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Old Posted Mar 15, 2017, 3:15 AM
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Pedestrian Pedestrian is offline
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Location: San Francisco
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SAN FRANCISCO | Millennium Tower (aka "The Leaning Tower of SF") | 645 FT | 58 FL


As many people know, this modern condominium tower directly across Fremont St from the under-construction Salesforce Tower and immediately next to the under-construction TransBay Transit Center is leaning (currently about 18 inches at its top to the northwest). The building was built in an unusual fashion for this neighborhood and San Francisco in general for such a large structure: It's foundation is a thick reinforced concrete "pad" with 80 ft pilings (bedrock being 200 ft down). Before construction, this method passed muster with the city Building Department as well as hired siesmic and engineering consultants. The lean was first noticed (in spite of reports of cracking and other disturbing phenomena in visible concrete in the parking garage and elsewhere) after the excavation for the TransBay Transit Center was well underway and the homeowners in the building have sued arguing it was the excavation (and its dewatering) that has caused the lean.

Now this:

Millennium Tower's Earthquake Fitness Models May Not Have Been Accurate

Residents of Millennium Tower have one more reason to shake their fists at the sky and/or file another lawsuit as a report comes to light from a structural engineering expert that suggests that the computer models used to test the seismic safety of the design of the tower are now considered outdated and unsophisticated. As NBC Bay Area reports, structural engineer Ronald Hamburger, who was engaged by the developer to re-review the building's seismic safety, said in a January memo that based on new models, some concrete support structures called outriggers ringing the tower in two places are subject to failure in the event of an earthquake.
The outriggers are bands of steel-reinforced concrete that bind the tower's concrete core with its outside walls. Eight of the tower's twelve outriggers are not as seismically sound as they should be, Hamburger says, with the upper group of four nearest the top of the tower about half as resilient as they should be by modern standards.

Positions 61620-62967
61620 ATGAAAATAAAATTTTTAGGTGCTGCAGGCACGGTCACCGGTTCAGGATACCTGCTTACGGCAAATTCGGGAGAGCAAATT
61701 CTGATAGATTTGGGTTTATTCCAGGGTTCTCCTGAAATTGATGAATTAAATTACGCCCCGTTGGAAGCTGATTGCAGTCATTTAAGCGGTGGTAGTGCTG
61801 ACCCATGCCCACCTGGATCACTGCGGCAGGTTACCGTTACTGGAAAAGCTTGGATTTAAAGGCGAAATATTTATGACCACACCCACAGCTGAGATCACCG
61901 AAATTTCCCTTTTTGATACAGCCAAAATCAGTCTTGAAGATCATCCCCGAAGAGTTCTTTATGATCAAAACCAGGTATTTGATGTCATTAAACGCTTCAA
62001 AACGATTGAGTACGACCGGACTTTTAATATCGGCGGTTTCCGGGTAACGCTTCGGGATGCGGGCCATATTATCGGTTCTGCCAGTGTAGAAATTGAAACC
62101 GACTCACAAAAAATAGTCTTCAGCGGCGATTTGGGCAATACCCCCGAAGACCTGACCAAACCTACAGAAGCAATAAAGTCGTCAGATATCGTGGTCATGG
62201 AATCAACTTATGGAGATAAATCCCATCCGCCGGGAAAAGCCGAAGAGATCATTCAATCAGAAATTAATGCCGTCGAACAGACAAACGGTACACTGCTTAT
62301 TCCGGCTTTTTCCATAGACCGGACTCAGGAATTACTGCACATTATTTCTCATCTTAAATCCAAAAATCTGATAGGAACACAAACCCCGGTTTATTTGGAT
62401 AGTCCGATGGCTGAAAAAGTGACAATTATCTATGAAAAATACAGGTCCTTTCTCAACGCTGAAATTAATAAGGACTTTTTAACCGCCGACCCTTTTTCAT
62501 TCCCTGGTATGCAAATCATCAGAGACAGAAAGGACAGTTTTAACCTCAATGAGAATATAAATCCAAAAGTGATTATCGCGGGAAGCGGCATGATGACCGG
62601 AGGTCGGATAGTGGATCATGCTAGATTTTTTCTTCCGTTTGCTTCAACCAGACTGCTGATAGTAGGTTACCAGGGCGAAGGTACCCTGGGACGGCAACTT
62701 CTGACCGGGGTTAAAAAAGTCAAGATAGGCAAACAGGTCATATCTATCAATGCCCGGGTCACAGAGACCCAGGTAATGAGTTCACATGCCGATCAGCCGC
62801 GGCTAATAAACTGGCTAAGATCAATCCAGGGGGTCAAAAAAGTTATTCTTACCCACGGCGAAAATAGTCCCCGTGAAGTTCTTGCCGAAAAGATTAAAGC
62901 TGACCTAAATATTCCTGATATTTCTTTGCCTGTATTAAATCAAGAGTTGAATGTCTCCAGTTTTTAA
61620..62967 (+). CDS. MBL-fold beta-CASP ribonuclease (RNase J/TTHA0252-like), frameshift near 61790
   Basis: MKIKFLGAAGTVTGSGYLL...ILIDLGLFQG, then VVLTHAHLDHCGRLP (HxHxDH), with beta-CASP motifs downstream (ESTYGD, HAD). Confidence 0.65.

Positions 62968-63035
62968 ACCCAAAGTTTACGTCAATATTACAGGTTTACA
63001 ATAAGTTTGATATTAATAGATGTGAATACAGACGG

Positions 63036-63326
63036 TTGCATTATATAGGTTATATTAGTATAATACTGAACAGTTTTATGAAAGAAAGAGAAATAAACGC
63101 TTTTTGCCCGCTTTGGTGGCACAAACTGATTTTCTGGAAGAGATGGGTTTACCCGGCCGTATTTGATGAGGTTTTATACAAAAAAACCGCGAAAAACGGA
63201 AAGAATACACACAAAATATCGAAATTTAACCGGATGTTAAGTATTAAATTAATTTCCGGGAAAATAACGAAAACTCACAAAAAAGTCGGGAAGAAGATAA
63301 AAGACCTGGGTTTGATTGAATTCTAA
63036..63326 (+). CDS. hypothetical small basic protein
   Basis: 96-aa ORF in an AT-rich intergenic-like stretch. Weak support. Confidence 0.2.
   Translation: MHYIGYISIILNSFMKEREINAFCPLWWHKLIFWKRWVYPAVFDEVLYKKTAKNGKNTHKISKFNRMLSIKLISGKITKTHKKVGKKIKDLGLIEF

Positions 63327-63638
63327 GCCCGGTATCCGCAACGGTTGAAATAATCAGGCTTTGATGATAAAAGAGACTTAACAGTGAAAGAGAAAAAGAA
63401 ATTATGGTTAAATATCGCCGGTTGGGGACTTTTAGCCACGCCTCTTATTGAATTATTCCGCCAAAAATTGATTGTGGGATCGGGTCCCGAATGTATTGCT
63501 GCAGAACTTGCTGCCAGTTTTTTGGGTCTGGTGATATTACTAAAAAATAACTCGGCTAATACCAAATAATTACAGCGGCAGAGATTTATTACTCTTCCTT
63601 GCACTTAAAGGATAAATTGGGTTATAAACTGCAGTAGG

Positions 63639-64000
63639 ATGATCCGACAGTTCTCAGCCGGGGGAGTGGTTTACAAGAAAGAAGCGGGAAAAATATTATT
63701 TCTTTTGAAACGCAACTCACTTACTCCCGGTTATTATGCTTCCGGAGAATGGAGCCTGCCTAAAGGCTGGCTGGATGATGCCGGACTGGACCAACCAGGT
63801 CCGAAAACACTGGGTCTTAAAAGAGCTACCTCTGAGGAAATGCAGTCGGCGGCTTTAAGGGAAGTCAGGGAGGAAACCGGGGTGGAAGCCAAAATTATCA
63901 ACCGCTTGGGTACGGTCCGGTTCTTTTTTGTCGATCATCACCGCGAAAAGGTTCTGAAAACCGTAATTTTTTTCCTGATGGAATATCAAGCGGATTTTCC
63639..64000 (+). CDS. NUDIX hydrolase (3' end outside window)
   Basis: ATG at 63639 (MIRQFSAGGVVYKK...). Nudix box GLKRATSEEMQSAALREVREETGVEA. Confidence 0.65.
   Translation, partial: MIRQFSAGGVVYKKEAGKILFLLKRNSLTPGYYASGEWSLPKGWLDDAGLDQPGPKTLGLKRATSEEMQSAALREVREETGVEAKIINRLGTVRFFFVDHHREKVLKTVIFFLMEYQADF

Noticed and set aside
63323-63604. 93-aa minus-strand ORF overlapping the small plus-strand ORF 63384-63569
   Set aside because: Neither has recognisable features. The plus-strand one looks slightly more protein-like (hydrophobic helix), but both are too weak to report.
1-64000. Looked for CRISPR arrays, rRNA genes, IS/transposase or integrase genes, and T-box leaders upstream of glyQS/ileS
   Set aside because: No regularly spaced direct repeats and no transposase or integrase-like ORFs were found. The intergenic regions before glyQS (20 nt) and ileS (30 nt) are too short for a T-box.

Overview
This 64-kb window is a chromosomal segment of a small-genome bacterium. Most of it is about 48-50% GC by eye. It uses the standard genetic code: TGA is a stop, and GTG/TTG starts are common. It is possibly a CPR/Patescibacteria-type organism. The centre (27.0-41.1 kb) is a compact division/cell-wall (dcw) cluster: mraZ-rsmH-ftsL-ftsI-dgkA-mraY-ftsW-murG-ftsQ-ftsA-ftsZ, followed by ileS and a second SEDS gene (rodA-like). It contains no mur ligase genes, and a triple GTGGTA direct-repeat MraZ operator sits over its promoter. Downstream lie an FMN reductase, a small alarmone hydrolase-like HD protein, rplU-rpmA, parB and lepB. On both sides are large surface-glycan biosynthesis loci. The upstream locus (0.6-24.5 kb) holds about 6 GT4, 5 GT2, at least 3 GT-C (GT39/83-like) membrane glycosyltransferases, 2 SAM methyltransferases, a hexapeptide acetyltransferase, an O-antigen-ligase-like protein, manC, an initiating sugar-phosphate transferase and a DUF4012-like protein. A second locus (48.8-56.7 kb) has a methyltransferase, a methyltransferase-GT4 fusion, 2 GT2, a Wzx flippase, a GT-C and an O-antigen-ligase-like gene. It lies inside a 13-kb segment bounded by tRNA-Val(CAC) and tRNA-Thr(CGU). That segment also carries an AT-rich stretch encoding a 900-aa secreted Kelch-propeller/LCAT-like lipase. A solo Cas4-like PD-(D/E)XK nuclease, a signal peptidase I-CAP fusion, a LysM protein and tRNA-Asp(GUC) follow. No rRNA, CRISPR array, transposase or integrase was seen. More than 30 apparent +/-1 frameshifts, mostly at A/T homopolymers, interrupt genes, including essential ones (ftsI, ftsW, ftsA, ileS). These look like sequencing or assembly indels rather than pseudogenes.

According to Hamburger, who was asked to answer questions from a city-appointed panel of experts, this does not mean the building is going to collapse in the event of an earthquake, but it does have a high risk of getting red-tagged following such an event, which is worrying for obvious reasons to homeowners in the tower, who up to now have been told that the building was seismically sound despite the widely reported sinking and tilting issues.
As for how strong an earthquake it would have to be to cause the outriggers to fail, that is something that has not yet been determined.
As another structural engineer contacted by NBC Bay Area, Joe Maffei, explains it, "That’s one of the drawbacks of an outrigger design. Outrigger designs are wonderful for wind — you have to be very careful with them for earthquakes" . . . .

Also, here is an earlier piece to catch up those not following this drama:

Berkeley Prof Who Consulted On Sinking SF Tower Blames The Ground, Which He Wasn't Required To Examine
FEB 3, 2017 2:45 PM

A Cal professor who worked as a paid consultant on the Millennium Tower claimed to city supervisors yesterday that an additional expert would have been needed to look at the building's geotechnical complications, such as the bay mud, rather than bedrock, on which the tower rests. Jack Moehle, a structural engineering professor at UC Berkeley, emphasized the limited scope of his work appraising the designs of the $350 million building, whose unexpected sinking and leaning discovered last year have fingers pointing and lawyers filing suit. According to coverage of his testimony by CBS 5, Moehle testified that his job was just to verify that the tower's design met current building codes, not to verify whether those codes were suitable for the specific site of the tower project . . . .
. . . Back in 2006, according to the Business Times, Moehle wrote that "On the basis of my review, it is my opinion that the foundation design is compliant with the principles and requirements of the building code, and that a foundation permit can be issued for this project." He was later subpoenaed to testify, as he did yesterday.
“I’m not saying that the foundation design has been reviewed by me and that I have determined that the foundation is going to work, etc." . . . .
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